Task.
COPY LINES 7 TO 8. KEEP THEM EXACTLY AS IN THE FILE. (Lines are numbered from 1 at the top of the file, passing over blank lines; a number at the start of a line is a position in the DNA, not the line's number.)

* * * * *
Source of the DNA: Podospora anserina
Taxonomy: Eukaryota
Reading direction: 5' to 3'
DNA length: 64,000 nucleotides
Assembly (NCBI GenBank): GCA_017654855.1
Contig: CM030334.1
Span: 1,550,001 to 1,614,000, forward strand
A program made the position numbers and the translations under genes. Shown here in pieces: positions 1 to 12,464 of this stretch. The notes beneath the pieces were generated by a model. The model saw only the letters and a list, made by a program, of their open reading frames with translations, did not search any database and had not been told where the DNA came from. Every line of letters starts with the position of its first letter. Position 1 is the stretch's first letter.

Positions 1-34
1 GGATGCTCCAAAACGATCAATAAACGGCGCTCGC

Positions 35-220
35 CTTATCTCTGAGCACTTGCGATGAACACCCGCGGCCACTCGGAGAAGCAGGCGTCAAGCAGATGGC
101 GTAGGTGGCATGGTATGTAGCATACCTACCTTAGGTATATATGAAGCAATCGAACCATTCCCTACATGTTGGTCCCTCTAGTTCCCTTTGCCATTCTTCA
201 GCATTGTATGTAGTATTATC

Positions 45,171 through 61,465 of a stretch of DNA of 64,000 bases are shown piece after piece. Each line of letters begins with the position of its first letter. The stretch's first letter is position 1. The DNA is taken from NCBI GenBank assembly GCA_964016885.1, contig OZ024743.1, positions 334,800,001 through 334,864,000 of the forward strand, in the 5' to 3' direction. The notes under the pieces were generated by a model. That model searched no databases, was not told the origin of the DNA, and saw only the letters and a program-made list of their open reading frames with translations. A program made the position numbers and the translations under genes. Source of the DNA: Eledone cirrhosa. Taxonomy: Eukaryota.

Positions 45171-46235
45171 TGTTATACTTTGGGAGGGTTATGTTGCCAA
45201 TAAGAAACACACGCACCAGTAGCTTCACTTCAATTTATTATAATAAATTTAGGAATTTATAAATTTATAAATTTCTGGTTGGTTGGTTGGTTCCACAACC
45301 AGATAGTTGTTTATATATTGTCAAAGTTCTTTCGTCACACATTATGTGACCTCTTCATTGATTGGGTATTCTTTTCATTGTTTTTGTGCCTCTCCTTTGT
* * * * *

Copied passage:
Span: 1,550,001 to 1,614,000, forward strand
A program made the position numbers and the translations under genes. Shown here in pieces: positions 1 to 12,464 of this stretch. The notes beneath the pieces were generated by a model. The model saw only the letters and a list, made by a program, of their open reading frames with translations, did not search any database and had not been told where the DNA came from. Every line of letters starts with the position of its first letter. Position 1 is the stretch's first letter.